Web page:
Humans have grown up with trees, at once a place of shelter, and of threat, of easily generated myths, yet bestowing a soothing magic. It comes as no surprise that trees should be at centre stage in our current search for effective recuperative measures to address our climatic misdeeds. Indeed, with the strictures on congregation brought on by pandemic, woodland of any sort has become a refuge, a natural hospice, a personal shrine for so many people unable or unwilling to risk health in the company of our fellow beings.
Hungary, through many eyes, is a country of extremes. It lies on the fringes of Europe, unlike most European countries it is landlocked, and commonly experiences scorching heat in the summer and tree-cracking cold in winter. The Hungarian language is also one of a kind with no near relations; this allows a defensive impenetrability, but engenders a cultural homogeneity almost like that of Israel.
There are sights that immediately tug at the heartstrings for many people, perhaps more than we imagine. To my mind, a sight of the open road is a symbol of freedom, of potential; of the choice to go or to stay, to feel that one’s personal space extends beyond the horizon. This last sensation is commonplace among native peoples the world over, but I encountered it first among the Sami inhabitants of Northern Scandinavia.
As an aside (before I’ve even started !), I’ve had an attack of synchronicity – today I got through the post a card from my opticians, reminding me of a sight test due (I have them every year, sometimes more often as I have glaucoma in the family), and also later a brief conversation with a new guy working for Scottish Water who has taken on my old job and my old van, too.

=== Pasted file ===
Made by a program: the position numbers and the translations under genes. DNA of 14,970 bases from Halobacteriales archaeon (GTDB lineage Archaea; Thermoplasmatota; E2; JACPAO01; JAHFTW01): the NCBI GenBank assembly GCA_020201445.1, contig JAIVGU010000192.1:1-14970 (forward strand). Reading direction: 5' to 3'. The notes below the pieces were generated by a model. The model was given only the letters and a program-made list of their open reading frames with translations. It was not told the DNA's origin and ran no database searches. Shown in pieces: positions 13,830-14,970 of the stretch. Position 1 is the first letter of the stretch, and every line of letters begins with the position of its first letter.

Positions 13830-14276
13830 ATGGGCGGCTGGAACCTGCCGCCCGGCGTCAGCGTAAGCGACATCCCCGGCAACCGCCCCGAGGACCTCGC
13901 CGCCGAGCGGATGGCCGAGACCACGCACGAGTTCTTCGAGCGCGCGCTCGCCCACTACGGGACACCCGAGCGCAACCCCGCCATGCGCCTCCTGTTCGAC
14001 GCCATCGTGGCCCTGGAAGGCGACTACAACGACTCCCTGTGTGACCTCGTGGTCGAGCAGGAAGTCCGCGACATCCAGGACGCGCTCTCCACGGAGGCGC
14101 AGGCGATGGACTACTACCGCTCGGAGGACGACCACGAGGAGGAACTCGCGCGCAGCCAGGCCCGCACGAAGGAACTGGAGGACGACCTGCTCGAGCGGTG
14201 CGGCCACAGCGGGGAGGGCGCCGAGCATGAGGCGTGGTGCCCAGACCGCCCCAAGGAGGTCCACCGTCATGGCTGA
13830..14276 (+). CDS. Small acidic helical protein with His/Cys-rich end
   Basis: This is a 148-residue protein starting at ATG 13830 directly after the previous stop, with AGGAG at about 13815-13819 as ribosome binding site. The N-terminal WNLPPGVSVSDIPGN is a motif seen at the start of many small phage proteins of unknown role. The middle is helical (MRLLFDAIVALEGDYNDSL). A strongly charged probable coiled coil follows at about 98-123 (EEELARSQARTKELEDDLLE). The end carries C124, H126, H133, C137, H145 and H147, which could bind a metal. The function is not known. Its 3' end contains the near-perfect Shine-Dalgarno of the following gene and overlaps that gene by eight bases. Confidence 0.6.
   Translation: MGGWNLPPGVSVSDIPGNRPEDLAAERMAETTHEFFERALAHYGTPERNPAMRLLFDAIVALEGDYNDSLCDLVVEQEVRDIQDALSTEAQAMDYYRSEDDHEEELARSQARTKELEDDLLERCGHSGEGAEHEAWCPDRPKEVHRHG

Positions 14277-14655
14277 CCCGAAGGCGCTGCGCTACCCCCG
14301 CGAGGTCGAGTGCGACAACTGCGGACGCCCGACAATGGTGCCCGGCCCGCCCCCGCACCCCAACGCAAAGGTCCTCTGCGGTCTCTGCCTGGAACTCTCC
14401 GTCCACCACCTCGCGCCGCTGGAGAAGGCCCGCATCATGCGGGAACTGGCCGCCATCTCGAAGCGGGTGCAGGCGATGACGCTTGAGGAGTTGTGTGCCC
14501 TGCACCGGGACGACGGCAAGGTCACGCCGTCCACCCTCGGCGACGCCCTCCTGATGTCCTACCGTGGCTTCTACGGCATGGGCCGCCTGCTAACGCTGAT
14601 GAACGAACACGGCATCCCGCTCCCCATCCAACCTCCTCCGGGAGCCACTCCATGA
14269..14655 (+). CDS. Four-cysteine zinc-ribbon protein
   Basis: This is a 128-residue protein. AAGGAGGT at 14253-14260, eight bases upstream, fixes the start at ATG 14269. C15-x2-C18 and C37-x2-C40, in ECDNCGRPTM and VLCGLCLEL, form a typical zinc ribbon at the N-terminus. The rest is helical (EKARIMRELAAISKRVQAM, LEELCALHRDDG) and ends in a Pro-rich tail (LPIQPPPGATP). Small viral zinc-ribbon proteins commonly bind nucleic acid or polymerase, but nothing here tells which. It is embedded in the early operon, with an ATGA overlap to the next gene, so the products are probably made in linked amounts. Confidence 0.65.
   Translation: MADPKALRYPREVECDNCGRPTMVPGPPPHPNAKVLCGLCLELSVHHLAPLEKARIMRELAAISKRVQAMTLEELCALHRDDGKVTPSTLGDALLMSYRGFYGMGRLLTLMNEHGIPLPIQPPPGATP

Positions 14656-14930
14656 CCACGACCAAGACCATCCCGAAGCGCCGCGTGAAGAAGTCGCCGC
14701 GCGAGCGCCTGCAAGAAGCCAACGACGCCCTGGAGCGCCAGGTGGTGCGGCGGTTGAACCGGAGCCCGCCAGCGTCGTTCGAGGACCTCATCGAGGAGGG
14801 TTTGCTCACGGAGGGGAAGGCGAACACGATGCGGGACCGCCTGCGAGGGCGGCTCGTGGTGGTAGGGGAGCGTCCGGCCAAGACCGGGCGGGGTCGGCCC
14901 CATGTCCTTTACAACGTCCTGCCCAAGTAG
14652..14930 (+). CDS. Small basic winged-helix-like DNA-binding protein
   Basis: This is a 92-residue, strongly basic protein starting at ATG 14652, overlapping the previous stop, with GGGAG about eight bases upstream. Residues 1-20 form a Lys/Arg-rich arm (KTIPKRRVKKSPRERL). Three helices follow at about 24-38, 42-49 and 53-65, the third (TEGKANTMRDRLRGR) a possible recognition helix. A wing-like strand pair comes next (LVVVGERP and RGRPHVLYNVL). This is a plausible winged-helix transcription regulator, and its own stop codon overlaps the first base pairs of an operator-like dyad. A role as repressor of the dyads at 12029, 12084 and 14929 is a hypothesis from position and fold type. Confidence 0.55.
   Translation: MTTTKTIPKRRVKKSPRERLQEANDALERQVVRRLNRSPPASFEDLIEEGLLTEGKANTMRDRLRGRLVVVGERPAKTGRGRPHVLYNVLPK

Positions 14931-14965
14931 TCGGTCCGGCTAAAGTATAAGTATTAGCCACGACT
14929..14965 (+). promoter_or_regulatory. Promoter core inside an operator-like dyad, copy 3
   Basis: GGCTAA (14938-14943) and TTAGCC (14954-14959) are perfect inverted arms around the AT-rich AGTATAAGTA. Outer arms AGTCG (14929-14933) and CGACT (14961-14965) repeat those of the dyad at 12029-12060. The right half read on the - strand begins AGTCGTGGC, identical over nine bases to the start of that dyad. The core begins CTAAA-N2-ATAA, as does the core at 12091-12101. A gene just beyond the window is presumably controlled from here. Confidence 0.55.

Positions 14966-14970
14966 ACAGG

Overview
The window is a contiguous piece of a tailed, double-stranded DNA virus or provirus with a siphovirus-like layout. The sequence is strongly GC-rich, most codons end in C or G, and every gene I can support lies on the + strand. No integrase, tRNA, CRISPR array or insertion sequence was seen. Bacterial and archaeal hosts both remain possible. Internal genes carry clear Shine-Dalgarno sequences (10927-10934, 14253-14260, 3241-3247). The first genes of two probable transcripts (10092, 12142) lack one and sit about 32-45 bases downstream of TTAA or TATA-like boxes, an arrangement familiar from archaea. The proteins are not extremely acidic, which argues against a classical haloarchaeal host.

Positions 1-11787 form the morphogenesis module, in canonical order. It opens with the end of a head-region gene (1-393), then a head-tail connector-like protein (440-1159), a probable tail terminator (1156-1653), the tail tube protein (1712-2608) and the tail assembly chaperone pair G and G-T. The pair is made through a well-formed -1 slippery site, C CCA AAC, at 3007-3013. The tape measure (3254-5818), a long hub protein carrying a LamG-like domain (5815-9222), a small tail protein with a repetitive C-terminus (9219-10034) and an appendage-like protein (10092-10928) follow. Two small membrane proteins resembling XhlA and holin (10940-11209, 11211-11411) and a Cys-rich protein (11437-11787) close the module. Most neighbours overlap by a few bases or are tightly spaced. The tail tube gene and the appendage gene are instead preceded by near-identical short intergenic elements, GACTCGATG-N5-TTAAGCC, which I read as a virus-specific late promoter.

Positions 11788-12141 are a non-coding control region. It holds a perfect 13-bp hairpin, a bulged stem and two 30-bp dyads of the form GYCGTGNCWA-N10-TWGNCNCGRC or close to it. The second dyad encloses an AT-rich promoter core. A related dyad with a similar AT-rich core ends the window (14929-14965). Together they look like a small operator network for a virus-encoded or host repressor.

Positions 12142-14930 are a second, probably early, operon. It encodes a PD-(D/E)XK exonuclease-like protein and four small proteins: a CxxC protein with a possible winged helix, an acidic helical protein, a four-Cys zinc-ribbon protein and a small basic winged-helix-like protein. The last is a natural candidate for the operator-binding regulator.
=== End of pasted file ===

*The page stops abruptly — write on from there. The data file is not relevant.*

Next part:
Podcast version here
We arrived at Saidu Sharif which was the terminus, because it was the local office of the PTDC – (Pakistan Tourism Development Corporation), also the poshest hotel in Swat. Despite the manager offering us discounts, saying breakfast and heating free, it was still Rs 220 – three times the price we wanted to pay. Read more . .
…….I had felt there was an option that needed exploring, from my first visit there. Once having climbed high enough above the slippery rocky slopes of the main valley, the ridge offered an excellent high level walk back to the shoulder above the camp, where I knew there was a safe descent, and I set about checking this route out, with a few intrepid walkers. Read more . .
We’d arrived in Svartisdal in Northern Norway the previous evening having driven south over the Arctic Circle and set up our camp on a shoulder of land overlooking the valley. They were in the third week of a camping tour of Scandinavia and had great weather throughout the trip, rather surprising considering how much rainfall Norway gets. Read more . .
One time in northern Sweden we had a two night stay in a wildlife reserve and the opportunity to explore this wilderness on foot. Unfortunately it was definitely going to be a rainy day, but nevertheless a chance to experience this vast environment at close quarters. Read more . .